EXCLUSIVE: London Turkish Radio’s former 1584AM frequency is back on the market

The current owners of the 1584AM – formerly the home of London Turkish Radio (LTR) – have announced the frequency is on sale and would welcome interest from members of the British Turkish community.

The Medium Wave frequency was sold to Panjab Radio in 2015 by Turkish Cypriot businessman and former CTCA head Ahmet Baştürk. It has since come under the ownership of Spectrum Radio Network, which is currently using the channel to broadcast Love Sport.

Although LTR’s financial difficulties were well-known, its sale its sale four years ago came as a complete surprise to the large Turkish-speaking community in the North London, where the station’s coverage is focussed. It meant for the first time in 25 years, British Turks no longer had an official voice on Britain’s airwaves.

LTR ran from its Wood Green High Street studio from 1990 to 2015

LTR was co-founded by two Turkish Cypriot teachers and community stalwarts, Erkan Pastırmacıoğlu and Kelami Dedezade, who obtained the 1584AM licence from UK broadcast authority OFCOM back in 1990.

Initially operating as a part-time community channel from its studio overlooking Wood Green High Street, the station quickly became a vital platform for community communications. Politicians and other notable faces from Cyprus, Turkey and Britain would all drop into the studio eager to engage the British Turkish community.

The station was the launchpad for the careers of dozens of its presenters. Several on the LTR roster became household names, among them Osman Balıkçıoğlu, whose comedy sketches in the Cypriot dialect had listeners in stitches, while Fevzi Turkalp ran the well-respected weekly Young Turks talk show, and Ümit Dandül, who was the long-serving programme controller and popular prime-time host, and the voice behind numerous adverts. There were also shows aimed at a younger audience by the likes of DJ Ramsey, Nev G, Akin Pastırmacıoğlu and his brother Ahmet (Mr P).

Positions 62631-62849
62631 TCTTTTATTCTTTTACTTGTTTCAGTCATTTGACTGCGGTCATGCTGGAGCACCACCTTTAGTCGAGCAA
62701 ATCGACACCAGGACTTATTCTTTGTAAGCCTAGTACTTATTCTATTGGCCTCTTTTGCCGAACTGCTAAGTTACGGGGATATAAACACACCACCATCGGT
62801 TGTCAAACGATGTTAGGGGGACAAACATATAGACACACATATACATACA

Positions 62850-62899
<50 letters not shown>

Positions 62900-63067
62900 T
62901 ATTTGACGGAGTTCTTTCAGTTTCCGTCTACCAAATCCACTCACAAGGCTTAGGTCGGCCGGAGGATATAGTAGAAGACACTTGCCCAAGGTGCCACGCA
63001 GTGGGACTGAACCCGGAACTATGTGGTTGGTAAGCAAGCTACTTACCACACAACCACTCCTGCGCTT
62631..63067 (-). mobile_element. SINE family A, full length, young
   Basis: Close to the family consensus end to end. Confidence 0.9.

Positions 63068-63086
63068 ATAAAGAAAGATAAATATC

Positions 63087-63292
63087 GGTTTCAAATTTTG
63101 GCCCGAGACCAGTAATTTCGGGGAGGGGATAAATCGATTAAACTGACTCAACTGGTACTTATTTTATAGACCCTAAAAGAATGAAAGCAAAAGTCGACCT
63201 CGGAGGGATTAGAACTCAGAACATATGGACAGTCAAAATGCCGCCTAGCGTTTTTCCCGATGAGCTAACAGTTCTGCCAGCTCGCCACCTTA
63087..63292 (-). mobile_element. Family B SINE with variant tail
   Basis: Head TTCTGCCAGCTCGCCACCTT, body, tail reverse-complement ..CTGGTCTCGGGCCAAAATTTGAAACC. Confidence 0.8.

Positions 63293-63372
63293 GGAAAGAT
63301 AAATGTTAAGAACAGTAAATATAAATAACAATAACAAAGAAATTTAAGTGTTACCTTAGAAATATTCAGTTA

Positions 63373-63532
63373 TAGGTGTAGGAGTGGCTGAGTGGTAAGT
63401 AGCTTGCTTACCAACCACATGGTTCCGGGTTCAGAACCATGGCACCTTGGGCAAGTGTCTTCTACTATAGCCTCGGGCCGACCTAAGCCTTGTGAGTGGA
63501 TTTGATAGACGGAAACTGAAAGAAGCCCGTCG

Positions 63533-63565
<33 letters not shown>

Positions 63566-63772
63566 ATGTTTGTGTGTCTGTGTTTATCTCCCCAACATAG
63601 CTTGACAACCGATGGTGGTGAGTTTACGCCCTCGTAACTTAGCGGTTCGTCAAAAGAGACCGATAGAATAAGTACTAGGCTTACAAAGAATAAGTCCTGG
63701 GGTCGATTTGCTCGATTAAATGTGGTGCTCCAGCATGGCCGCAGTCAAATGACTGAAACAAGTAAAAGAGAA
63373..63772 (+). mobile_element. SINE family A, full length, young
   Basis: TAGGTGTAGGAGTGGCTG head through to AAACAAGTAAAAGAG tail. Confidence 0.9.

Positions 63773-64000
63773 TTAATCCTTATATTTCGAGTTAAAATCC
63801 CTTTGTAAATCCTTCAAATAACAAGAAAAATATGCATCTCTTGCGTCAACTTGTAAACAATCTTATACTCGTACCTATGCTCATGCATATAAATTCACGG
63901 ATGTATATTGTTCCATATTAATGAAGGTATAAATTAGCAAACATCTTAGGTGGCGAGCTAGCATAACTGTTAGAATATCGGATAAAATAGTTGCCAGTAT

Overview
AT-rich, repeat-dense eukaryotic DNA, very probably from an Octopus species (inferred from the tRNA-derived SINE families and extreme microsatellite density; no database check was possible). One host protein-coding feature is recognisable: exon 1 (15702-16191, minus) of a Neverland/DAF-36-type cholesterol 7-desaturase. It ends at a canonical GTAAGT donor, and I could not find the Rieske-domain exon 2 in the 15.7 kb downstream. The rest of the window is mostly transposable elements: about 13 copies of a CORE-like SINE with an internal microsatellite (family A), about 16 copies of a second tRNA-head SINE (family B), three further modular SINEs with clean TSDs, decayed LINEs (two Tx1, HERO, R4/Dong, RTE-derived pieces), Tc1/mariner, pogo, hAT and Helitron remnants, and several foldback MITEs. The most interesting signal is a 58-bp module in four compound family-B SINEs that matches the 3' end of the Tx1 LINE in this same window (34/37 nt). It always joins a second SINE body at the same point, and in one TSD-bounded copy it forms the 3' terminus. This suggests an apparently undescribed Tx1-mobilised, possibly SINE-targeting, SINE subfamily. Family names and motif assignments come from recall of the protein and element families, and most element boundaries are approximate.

LTR presenter Burak Gülşen on air with TRNC President Derviş Eroğlu, 16 June 2012. Photo © Burak Gülşen / Facebook


At the turn of the new millennium, the station faced a range of difficulties. Most Turkish Cypriots wanted content in English. Many other lived out of range of the station’s coverage, across the river in southeast London and Kent.

LTR also had stiff competition from pirate Turkish stations that proliferated across North London. These appealed to the newer Turkish Kurdish community that did not like the official tone of the Turkish Cypriot-run station, which towed the official Turkish and TRNC government lines for its current affairs and news content.

Pirate stations, such as Bizim FM, had far lower overheads and also deliberately undercut LTR’s advertising rates, leaving the OFCOM-regulated station unable to generate sufficient income to cover its running costs.

Spectrum hope availability of 1584AM will attract interest from Turkish entrepreneurs

Its demise after 25 years, however, was mourned by many British Turks and Spectrum, the media company which has taken over the 1584AM frequency, hopes its newly available status will attract interest from the community’s entrepreneurs.


British broadcast authority OFCOM would need to approve of the proposed new owner of 1584AM, but is said to be “happy” if the frequency went back to British Turkish community


A spokesperson for Spectrum told T-VINE that they were open to “any serious offers” and that OFCOM would be “happy to see the Turkish community back on air on its old frequency”.

It is understood that Spectrum is after a one-off fee to buy the frequency outright. The new owners then have a small yearly fee paid to OFCOM, along with the station’s overheads, such as studio costs, presenter and technician fees, and music royalties.

While the station’s reach in London is limited to the north of the city, it remains accessible via the old radio dials. Buying these highly-prized frequencies remains increasingly difficult, because so few come up for sale.

Today, the trend is moving towards DAB (Digital Audio Broadcasting). However, not everyone can access these channels unless they by specialist DAB receivers or download station-specific apps for their devices, such as mobile phones. The running costs for these stations are also far higher.

DAB licences can usually only be rented. London-wide coverage costs a minimum of £5,000 per month, plus the usual station overheads.

Anyone interested in making a bid for the 1584AM frequency should contact Ipek Ozerim at Prickly Pear in the first instance, either by emailing her at ipek@prickly-pear.orgor calling the office on 020 8988 7880.